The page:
Reducing Costs. One of the basic benefits of dismissing civil cases on the pleadings is the substantial savings in litigation costs. But those costs are even more acute in the criminal context. While the 12(b)(6) standard protects civil defendants (for whom money is at stake) from defending against legally flawed claims, declining to dismiss flawed indictments leaves criminal defendants (for whom life and liberty is at stake) to fight it out before a jury regardless of the soundness of the prosecutorial theory. Leaving challenges to prosecutors' legal theorizing for the end of every case—rather than permitting meaningful challenges via pretrial motions to dismiss indictments—gives federal prosecutors essentially unreviewable power to subject targeted individuals to full-blown criminal trials.

That is a tremendous power. Individuals who are indicted on incorrect legal theories are innocent people. Dragging those innocent people through a lengthy and traumatic criminal trial imposes significant legal expenses, incalculable emotional hardship, and severe reputational injury, in addition to making substantial demands on the judiciary. These expenditures are unwarranted and wasteful in cases where the government has legally overreached. The far better course is, as explained above, for courts to meaningfully engage with the prosecutors' legal theory at the beginning of the case in deciding whether to dismiss the indictment.

Increased Importance in Light of the Yates Memo

The need for a meaningful dismissal process under Criminal Rule 12(b)(3)(B)(v) is particularly acute in light of DOJ's 2015 Yates Memo, in which DOJ recently announced a heightened focus on prosecuting individuals for corporate wrongdoing. As the Memo explains, DOJ policy now requires that: (i) both "criminal and civil corporate investigations should focus on individuals from the inception of the investigation"; (ii) "absent extraordinary circumstances or approved departmental policy, the Department will not release culpable individuals from civil or criminal liability when resolving a matter with a corporation"; and (iii) "Department attorneys should not resolve matters with a corporation without a clear plan to resolve related individual cases, and should memorialize any declinations as to individuals in such cases."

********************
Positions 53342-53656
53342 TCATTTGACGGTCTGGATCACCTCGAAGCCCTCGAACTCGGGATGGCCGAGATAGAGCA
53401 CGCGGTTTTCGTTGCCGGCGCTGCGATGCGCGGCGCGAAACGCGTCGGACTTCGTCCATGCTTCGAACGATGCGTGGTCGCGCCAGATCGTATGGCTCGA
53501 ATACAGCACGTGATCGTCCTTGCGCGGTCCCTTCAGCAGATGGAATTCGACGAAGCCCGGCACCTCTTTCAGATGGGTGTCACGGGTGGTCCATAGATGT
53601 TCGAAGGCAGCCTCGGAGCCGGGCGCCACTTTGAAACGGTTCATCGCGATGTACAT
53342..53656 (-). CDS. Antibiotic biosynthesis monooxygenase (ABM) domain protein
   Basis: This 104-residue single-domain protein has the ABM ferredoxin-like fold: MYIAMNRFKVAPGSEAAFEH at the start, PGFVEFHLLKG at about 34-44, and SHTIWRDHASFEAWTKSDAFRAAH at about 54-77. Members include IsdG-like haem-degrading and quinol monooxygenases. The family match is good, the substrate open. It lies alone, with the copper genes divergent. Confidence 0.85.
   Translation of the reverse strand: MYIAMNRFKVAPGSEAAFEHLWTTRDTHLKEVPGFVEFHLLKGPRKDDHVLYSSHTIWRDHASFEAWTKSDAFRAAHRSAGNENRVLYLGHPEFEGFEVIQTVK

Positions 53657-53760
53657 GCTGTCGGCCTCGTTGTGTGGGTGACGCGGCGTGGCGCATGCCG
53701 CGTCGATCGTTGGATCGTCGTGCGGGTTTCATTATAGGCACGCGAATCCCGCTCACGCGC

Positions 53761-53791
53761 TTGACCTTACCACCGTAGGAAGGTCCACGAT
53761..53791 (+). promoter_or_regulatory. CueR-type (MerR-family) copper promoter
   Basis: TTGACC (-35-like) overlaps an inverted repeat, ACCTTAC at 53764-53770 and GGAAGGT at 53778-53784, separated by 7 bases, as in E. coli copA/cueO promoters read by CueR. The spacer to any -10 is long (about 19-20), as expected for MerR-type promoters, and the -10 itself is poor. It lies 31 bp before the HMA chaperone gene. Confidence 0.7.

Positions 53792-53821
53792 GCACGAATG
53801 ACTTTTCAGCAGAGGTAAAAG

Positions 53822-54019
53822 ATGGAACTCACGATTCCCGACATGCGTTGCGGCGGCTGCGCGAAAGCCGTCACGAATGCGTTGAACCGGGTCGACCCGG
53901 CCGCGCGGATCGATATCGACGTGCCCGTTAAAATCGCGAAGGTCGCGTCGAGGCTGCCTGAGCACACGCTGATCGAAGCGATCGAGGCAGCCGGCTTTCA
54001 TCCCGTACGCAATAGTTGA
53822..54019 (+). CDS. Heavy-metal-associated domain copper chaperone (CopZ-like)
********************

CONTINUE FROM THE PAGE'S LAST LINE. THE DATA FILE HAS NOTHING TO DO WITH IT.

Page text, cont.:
DOJ's increased emphasis on prosecuting people—rather than just corporate entities—will put pressure on prosecutors to develop more adventurous theories of criminality that ensnare targeted individuals. That could lead, in turn, to more cases that present large targets for motions to dismiss. Encouraging courts to embrace their power to dismiss indictments would, if successful, provide a mechanism for ending such adventurous criminal litigation early, while providing the courts with a clean platform to dictate the contours of the criminal law.


In appropriate criminal cases, lawyers should consider filing pretrial motions to dismiss indictments, and courts should consider granting them under an application of the existing 12(b)(6) pleading standards. Implementing this basic reform requires nothing more than applying the existing Federal Rules of Criminal Procedure, and the benefits of doing so would be immense.


1. Fed. R. Civ. P. 8(a)(2).

2. Fed. R. Crim. P. 7(c)(1).

3. Fed. R. Civ. P. 12(b)(6).

4. Fed. R. Crim. P. 12(b)(3)(B)(v).

5. See Ashcroft v. Iqbal, 556 U.S. 662 (2009); Bell Atl. Corp. v. Twombly, 550 U.S. 544 (2007).

6. Hamling v. United States, 418 U.S. 87, 117-18 (1974).

7. See James Burnham, Why Don't Courts Dismiss Indictments? A Simple Suggestion For Making Criminal Law A Little Less Lawless, 18 Green Bag 2d 347, 356-57 (Summer 2015) (gathering examples).

8. Yates v. United States, 135 S. Ct. 1074, 1100 (2015) (Kagan, J. dissenting).